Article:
Astronomy and Astrophysics, volume 590A, 93-93 (2016/6-1)
Spectroscopic study and astronomical detection of doubly 13C-substituted ethyl cyanide.
MARGULES L., BELLOCHE A., MULLER H.S.P., MOTIYENKO R.A., GUILLEMIN J.-C., GARROD R.T. and MENTEN K.M.
Abstract (from CDS):
Context. We have performed a spectral line survey called Exploring Molecular Complexity with ALMA (EMoCA) toward Sagittarius B2(N) between 84.1 and 114.4GHz with the Atacama Large Millimeter/submillimeter Array (ALMA) in its Cycles 0 and 1. Line intensities of the main isotopic species of ethyl cyanide and its singly 13C-substituted isotopomers observed toward the hot molecular core Sagittarius B2(N2) suggest that the doubly 13C-substituted isotopomers should also be detectable.
Aims. We want to determine the spectroscopic parameters of all three doubly 13C-substituted isotopologues of ethyl cyanide to search for them in our ALMA data.
Methods. We investigated the laboratory rotational spectra of the three species between 150GHz and 990GHz. We searched for emission lines produced by these species in the ALMA spectrum of Sagittarius B2(N2). We modeled their emission and the emission of the 12C and singly 13C-substituted isotopologues assuming local thermodynamic equilibrium.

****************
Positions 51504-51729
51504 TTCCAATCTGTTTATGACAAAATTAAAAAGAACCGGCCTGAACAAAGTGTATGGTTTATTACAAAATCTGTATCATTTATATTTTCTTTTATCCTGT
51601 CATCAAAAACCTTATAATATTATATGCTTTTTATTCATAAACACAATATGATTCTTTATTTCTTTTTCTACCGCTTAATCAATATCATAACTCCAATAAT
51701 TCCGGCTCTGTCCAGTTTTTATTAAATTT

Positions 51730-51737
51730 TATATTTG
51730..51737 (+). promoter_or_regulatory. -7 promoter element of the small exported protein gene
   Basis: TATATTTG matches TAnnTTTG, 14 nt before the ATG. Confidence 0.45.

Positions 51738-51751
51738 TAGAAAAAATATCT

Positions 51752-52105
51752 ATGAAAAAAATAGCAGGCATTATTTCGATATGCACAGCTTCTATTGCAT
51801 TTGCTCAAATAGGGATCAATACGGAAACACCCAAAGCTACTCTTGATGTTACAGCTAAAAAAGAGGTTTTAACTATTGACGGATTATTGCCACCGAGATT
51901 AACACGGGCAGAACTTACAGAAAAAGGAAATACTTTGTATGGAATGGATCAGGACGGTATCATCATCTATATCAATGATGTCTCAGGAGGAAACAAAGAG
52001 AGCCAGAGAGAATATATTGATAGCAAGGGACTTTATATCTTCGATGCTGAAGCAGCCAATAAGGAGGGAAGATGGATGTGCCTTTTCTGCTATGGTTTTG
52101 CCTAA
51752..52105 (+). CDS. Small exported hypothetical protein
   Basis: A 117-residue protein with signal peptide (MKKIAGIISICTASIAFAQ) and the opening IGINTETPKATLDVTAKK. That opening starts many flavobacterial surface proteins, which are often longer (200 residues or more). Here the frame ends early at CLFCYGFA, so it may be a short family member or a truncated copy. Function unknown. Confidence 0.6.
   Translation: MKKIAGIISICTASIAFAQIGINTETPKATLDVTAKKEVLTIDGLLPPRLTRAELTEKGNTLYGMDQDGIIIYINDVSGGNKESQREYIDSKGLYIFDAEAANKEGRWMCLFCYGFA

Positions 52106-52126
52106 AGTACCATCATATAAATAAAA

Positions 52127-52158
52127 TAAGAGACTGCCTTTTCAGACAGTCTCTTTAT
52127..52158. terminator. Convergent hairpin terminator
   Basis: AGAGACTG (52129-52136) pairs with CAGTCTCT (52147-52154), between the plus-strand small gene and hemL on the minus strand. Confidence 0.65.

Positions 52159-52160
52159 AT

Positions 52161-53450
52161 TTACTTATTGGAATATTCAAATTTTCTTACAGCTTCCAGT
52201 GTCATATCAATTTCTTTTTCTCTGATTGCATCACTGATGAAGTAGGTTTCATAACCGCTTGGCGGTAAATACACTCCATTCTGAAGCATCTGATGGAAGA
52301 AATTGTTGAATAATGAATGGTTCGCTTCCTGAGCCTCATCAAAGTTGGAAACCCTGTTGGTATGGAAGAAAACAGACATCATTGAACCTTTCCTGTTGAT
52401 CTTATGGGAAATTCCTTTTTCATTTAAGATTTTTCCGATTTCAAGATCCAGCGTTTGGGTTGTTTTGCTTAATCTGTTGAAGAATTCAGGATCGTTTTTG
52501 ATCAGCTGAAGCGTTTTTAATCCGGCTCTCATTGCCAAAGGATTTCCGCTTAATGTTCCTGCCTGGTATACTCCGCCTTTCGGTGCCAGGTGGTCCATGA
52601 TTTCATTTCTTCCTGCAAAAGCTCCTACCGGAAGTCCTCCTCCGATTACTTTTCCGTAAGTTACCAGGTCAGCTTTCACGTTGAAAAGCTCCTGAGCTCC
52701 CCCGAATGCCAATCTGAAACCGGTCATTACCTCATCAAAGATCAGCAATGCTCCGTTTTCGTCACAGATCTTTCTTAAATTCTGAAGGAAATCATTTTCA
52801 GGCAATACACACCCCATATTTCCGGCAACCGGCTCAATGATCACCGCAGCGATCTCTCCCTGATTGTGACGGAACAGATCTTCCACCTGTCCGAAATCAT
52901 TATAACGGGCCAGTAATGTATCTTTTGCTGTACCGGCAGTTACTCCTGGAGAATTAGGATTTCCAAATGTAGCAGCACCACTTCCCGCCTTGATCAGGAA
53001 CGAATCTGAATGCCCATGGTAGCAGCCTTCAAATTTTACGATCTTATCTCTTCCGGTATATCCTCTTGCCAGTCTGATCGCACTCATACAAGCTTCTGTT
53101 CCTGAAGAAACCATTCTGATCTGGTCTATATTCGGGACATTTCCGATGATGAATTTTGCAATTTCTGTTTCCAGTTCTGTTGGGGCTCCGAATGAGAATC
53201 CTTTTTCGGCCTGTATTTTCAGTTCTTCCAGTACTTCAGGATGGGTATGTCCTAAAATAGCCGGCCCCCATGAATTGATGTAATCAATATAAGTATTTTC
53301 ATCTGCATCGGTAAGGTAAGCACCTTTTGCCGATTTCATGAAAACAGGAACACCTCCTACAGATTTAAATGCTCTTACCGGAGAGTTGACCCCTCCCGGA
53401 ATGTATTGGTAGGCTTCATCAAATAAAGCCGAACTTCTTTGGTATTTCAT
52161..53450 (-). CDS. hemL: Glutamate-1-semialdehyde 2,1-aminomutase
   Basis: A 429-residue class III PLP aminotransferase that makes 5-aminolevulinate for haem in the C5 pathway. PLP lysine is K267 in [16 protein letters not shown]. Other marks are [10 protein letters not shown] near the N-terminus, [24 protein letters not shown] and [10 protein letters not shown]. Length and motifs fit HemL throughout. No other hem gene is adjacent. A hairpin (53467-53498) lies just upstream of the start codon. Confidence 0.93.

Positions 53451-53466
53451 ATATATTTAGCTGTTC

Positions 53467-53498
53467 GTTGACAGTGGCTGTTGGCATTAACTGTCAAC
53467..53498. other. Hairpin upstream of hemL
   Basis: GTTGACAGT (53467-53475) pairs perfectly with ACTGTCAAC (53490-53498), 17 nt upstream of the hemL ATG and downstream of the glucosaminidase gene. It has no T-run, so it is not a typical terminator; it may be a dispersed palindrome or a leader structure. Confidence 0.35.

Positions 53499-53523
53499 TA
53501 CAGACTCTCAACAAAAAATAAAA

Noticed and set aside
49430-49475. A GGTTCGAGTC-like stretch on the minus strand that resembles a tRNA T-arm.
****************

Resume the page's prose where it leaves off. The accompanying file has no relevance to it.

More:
Results. We identified more than 5000 rotational transitions, pertaining to more than 3500 different transition frequencies, in the laboratory for each of the three doubly 13C-substituted isotopomers. The quantum numbers reach J≃115 and Ka≃35, resulting in accurate spectroscopic parameters and accurate rest frequency calculations beyond 1000GHz for strong to moderately weak transitions of either isotopomer. All three species are unambiguously detected in our ALMA data. The 12C/13C column density ratio of the isotopomers with one 13C atom to those with two 13C atoms is about 25.
Conclusions. Ethyl cyanide is the second molecule after methyl cyanide for which isotopologues containing two 13C atoms have been securely detected in the interstellar medium. The model of our ethyl cyanide data suggests that we should be able to detect vibrational satellites of the main species up to at least ν19=1 at ∼1130 K and up to ν13+ν21=2 at ∼600K for the isotopologues with one 13C atom in our present ALMA data. Such satellites may be too weak to be identified unambiguously for isotopologues with two 13C atoms.
© ESO, 2016
molecular data - methods: laboratory: molecular - techniques: spectroscopic - radio lines: ISM - ISM: molecules - ISM: individual objects: Sagittarius B2(N)
VizieR on-line data:
<Available at CDS (J/A+A/590/A93): s1.dat s2.dat s3.dat>
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